View from the Top: High School Skiers Gear Up for State Competition on the Slopes
While loaded lunges, bleacher-runs and air squats may not typically be the first images that come to mind when thinking about downhill skiing, for high school students who’ve trained with the Medford Ski Education Foundation (MSEF), these types of leg-blasting workouts often become synonymous with the sport. That’s because, because of the short snow-season in Southern Oregon, MSEF student athletes begin these types of arduous physical—and mental—preparations long before the first snowflake ever falls.
“We start dryland training at Spiegelberg Stadium in early November,” said MSEF Head Coach Gary King. “This is an important time to build up the athletes’ strength, stamina and conditioning, and while we try to incorporate a variety of exercises, there always ends up being a lot of lunges. Dryland trainings have become notorious for being hard.”
Established in 1992, MSEF is a registered 501(c)3 non-profit organization currently serving students from eight different schools across Jackson, Lake, Klamath and Josephine counties, bringing together more than 36 athletes each on a mission to score points for their schools as they race down the slopes.
Nearing the season’s end, this year’s skiers participated in their final race weekend February 14 and 15, closing out the calendar with all five of their scheduled competitions completed, only one of which had to be adjusted for weather.
“We had thin snow to begin with and not as many of the heavy powder days we like, but weather has still provided good conditions overall,” said Coach King. “And training on our home mountain, Mt. Ashland, is not only convenient but also gives us an advantage as it’s steeper and more challenging than other race venues, so our kids end up better and faster as a result.”
The two-day, weekend race events include both the Giant Slalom and Slalom disciplines with contestants completing two runs for each category. While winners are ultimately determined by how fast they make it down the course, scoring is calculated on both an individual and team basis—meaning the racer with the lowest combined time for both runs is deemed the winner and awarded the maximum number of points for their respective school. Subsequent racers also earn points for their teams based on their individual placements, and the team ending with the highest total score wins.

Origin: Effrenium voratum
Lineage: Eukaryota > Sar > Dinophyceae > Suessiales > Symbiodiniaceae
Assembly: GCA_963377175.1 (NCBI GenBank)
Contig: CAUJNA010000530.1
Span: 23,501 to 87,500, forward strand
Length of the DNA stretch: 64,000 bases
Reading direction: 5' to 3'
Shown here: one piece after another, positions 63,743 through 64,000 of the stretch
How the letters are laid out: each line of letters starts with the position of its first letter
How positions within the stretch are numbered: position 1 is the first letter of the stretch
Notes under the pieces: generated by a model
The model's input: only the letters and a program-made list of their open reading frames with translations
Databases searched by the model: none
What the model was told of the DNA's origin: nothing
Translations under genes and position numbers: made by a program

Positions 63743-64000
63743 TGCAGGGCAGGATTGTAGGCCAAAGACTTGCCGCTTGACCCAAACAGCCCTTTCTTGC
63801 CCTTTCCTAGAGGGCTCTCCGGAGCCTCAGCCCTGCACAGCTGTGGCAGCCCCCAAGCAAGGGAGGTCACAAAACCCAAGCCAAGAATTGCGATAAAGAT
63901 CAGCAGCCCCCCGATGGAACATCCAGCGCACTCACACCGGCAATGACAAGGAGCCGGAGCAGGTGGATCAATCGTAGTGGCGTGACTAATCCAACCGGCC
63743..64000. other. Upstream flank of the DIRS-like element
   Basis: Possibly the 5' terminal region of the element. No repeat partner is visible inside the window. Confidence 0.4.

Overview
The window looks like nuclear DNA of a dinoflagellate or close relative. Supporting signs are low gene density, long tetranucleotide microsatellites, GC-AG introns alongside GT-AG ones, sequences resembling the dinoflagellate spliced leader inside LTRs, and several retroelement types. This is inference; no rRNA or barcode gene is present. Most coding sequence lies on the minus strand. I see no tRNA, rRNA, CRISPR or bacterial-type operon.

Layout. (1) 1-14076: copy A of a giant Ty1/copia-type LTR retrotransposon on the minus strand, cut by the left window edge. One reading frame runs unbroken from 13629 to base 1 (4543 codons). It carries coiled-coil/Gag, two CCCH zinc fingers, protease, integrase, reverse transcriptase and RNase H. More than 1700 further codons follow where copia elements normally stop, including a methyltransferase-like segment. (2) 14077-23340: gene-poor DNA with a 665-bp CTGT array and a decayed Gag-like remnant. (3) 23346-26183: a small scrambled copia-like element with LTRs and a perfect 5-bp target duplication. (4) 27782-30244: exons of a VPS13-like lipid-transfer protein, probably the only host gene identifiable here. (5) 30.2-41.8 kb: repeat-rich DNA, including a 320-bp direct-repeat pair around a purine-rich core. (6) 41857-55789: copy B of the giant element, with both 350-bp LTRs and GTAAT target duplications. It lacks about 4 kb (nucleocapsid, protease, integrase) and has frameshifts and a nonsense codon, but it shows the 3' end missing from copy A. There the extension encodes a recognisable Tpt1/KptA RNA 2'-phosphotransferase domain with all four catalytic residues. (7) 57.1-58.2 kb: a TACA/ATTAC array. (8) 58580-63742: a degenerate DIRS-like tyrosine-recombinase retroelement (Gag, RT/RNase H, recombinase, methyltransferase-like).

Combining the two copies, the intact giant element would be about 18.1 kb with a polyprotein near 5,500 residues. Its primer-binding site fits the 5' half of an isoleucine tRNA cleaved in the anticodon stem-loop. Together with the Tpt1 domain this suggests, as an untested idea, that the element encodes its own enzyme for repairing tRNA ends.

An athlete’s individual results also help earn them the opportunity to participate in the ultimate challenge—the State High School Alpine Championship. Held the first weekend in March, this year’s epic event is especially exciting for MSEF athletes as it will be held on their home turf.
“We get to host the state championship race every five years or so, and this year is one of them,” noted Coach King. “We’re very proud of having this mountain, and fortunate for the added benefit of getting to train where we race.”
Taking place March 4 – 6, this final feat will bring more than 250 qualified student racers and 50 coaches onto our Rogue Valley mountain, eager for three days of Alpine racing on Mt. Ashland’s Lower Winter & Tempest runs.
But pre-qualification isn’t required for those looking to experience a bit of vicarious thrill-seeking—race spectators are always welcome and encouraged. Afterall, it takes a lot of guts to willingly fly down a mountain on two skis, battling myriad weather variables while maneuvering sharp poles protruding from the snow.
“Our kids work their tails off all season long, and hearing the cheers and cowbells, knowing people are appreciating what they’re doing is just awesome,” said Janelle Dunlevy, MSEF Board Chair and parent of two MSEF skiers. “There isn’t much glory or coverage for ski racing, so these kids really do it with intrinsic motivation, knowing skills they’re developing will be utilized for many, many years.”
State High School Alpine Championship
March 4 – 6